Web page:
The Spirits of Windjana Gorge

In the heart of the Kimberley, at the western end of the Gibb River Road, lies Windjana Gorge. It’s a place I’ll never forget. Not because it is especially beautiful and photogenic (it isn’t) but because it literally made my spine tingle. While I was there, all my senses were heightened and I felt as if time stood still.

I walked into the gorge completely alone, across a frazzled Kimberley landscape. It was so parched that the vegetation snapped and crunched underfoot. As I walked, I noticed that my footsteps and my breathing were the only sounds. There was no sign of any other living thing, apart from some hardy plants and six huge black buzzards, which were soaring high above me.

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The walk into Windjana Gorge


It was an eerie sensation. I was so hot and uncomfortable that I was tempted to turn around and head back to the car. What kept me going was the memory of Al’s face earlier that morning. He’d already been down to the gorge before me, and as I watched him stride back, I could feel an unusual energy radiating from him. He was elated. “You have to go down there,” he gasped as he reached me. “It’s incredible!”

So I grabbed my camera bag and headed off across the shadeless desert. The path led me across a vast open savanna and over a dry riverbed and then through a narrow gap in a towering rock face.

rock window

The eerie rock passageway that leads to the gorge


As I emerged through the other side of the passageway, everything changed. The space echoed with the sound of hundreds of cockatoos, which were all around, perching in trees but hidden from sight. Their raucous calls were so strange and unexpected after the stony silence on the other side of the passage. It was almost as if the birds were warning: “Hey! Watch out! Don’t come in here! Go back!”


Windjana Gorge, The Kimberley


That’s when my spine started tingling. The sudden drop in temperature, and the dramatic change in vegetation also contributed. In a couple of seconds, I had passed from flat, rain-starved desert to a fossil-peppered passageway, then out to a deep water-filled gorge that was fringed with towering emerald palms and herb-scented eucalypts.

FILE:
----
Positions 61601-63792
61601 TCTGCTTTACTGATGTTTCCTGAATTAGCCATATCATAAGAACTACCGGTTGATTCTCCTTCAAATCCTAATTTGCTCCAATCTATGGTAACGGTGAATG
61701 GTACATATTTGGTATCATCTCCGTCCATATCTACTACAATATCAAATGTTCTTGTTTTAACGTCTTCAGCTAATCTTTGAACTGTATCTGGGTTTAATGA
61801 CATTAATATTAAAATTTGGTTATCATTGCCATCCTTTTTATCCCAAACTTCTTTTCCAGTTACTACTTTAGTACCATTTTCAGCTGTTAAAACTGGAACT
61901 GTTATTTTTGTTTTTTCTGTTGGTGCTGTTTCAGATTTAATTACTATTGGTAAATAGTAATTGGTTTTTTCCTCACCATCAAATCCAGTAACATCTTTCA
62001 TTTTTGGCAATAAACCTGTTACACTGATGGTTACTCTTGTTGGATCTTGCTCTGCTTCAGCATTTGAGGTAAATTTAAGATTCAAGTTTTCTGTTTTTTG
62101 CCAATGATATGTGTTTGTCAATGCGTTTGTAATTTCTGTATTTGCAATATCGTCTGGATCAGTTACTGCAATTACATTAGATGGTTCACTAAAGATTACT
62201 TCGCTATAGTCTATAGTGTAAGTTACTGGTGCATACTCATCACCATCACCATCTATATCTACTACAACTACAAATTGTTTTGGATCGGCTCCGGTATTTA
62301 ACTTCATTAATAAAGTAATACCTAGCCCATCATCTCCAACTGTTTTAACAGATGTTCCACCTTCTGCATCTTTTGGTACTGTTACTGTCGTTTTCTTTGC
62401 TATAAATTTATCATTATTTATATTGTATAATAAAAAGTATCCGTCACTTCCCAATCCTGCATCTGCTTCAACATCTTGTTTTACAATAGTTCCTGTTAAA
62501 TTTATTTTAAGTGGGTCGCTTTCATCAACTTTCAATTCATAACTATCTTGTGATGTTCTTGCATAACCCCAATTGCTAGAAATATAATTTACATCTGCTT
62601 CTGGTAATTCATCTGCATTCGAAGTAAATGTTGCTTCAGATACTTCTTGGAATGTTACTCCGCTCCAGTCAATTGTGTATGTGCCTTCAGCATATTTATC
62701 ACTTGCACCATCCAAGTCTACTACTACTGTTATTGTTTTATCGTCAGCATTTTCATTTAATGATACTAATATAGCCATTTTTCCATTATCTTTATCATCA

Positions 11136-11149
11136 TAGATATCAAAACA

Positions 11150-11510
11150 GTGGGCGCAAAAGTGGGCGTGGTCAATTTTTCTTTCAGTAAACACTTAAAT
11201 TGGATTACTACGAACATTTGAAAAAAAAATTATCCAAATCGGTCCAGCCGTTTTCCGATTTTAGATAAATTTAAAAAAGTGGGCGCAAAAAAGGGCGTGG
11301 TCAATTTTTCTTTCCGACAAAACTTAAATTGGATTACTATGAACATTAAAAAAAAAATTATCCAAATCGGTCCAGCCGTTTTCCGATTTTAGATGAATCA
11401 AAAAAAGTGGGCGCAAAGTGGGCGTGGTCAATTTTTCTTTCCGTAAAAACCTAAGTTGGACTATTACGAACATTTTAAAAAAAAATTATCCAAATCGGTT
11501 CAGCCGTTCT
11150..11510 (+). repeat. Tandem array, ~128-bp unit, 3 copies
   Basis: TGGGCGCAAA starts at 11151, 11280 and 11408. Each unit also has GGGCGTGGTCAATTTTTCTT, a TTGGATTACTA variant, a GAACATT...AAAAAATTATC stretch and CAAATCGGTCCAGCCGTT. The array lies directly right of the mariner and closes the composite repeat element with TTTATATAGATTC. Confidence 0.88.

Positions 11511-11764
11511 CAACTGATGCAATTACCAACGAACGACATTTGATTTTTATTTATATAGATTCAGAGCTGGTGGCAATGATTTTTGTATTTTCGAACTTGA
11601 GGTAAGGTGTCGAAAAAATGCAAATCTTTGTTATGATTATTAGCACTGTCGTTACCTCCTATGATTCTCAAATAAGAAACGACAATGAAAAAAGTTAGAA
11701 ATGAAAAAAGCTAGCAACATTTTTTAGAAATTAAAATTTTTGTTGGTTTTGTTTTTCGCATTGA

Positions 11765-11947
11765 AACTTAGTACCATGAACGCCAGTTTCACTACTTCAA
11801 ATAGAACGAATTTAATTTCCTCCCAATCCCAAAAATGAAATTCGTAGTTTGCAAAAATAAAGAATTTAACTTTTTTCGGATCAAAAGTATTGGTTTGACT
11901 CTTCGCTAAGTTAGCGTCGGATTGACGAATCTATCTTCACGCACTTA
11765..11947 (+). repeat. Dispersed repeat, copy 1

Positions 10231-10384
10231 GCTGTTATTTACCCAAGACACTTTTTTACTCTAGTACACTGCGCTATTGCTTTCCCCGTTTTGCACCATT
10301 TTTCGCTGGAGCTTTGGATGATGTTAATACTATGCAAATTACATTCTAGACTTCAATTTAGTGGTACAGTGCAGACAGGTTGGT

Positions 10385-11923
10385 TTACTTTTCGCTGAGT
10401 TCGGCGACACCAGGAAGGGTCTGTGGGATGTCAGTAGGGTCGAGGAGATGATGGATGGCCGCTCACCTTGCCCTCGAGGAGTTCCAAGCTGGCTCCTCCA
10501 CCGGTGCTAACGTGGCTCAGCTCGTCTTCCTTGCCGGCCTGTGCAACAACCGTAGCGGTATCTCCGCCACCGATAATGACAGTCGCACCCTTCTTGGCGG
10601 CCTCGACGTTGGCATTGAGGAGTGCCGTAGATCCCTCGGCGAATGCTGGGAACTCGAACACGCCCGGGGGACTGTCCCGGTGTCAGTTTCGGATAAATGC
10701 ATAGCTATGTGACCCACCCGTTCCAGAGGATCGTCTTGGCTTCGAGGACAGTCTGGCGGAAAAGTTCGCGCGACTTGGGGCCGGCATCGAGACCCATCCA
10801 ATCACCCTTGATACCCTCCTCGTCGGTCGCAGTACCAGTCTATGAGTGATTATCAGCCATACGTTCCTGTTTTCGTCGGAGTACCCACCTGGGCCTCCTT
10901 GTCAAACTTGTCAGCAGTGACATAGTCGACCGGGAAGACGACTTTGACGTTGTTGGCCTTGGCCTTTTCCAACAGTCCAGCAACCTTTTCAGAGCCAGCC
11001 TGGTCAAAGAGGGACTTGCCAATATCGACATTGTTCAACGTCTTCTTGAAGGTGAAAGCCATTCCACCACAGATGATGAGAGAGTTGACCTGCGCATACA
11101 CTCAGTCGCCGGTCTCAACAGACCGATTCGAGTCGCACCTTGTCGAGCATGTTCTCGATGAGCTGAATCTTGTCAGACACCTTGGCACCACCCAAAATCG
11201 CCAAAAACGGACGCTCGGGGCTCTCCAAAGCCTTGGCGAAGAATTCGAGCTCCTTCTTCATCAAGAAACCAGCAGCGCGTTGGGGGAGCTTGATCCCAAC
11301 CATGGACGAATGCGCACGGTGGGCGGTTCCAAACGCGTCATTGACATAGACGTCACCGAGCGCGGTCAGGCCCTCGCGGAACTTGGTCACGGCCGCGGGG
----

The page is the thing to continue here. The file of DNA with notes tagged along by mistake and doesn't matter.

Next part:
I felt like I was dreaming as I picked my way across the rocks, searching through the trees for the thing I’d really come to see: dozens of freshwater crocodiles, stranded by the dry season in the shady, lime green pools of Windjana Gorge.


The water at Windjana Gorge – in the sunlight it’s lime green and in the shadows it’s teal


As I rounded a bend in the path, I saw them. Piled up on top of each other, looking like a tangle of prehistoric creatures, they lined the sides of the rock pools. The closest were only a couple of feet away, suspended in the clear water, staring at me, glassy-eyed.

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The freshwater crocodiles of Windjana Gorge. Unlike the region’s saltwater crocs (which are Australia’s most dangerous predator), “freshies” aren’t aggressive toward humans unless provoked


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Yes, he was looking at me. And yes, I was a bit too close. I backed off pretty quickly after taking this shot!


It was an unforgettable experience. Although we visited other beautiful gorges and spectacular outlooks as we travelled “the Gibb” over the next couple of days, nothing affected me as powerfully as Windjana.

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Manning Gorge, Gibb River Road


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The Pentecost River, Gibb River Road


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The walk into Barnett River Gorge, “The Gibb”


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March Fly Glen, “The Gibb”